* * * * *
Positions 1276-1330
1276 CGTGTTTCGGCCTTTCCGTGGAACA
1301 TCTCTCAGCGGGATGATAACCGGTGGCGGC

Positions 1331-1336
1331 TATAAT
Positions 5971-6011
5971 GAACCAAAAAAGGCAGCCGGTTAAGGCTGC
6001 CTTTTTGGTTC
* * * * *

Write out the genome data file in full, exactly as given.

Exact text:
Positions 1276-1330
1276 CGTGTTTCGGCCTTTCCGTGGAACA
1301 TCTCTCAGCGGGATGATAACCGGTGGCGGC

Positions 1331-1336
1331 TATAAT
Positions 5971-6011
5971 GAACCAAAAAAGGCAGCCGGTTAAGGCTGC
6001 CTTTTTGGTTC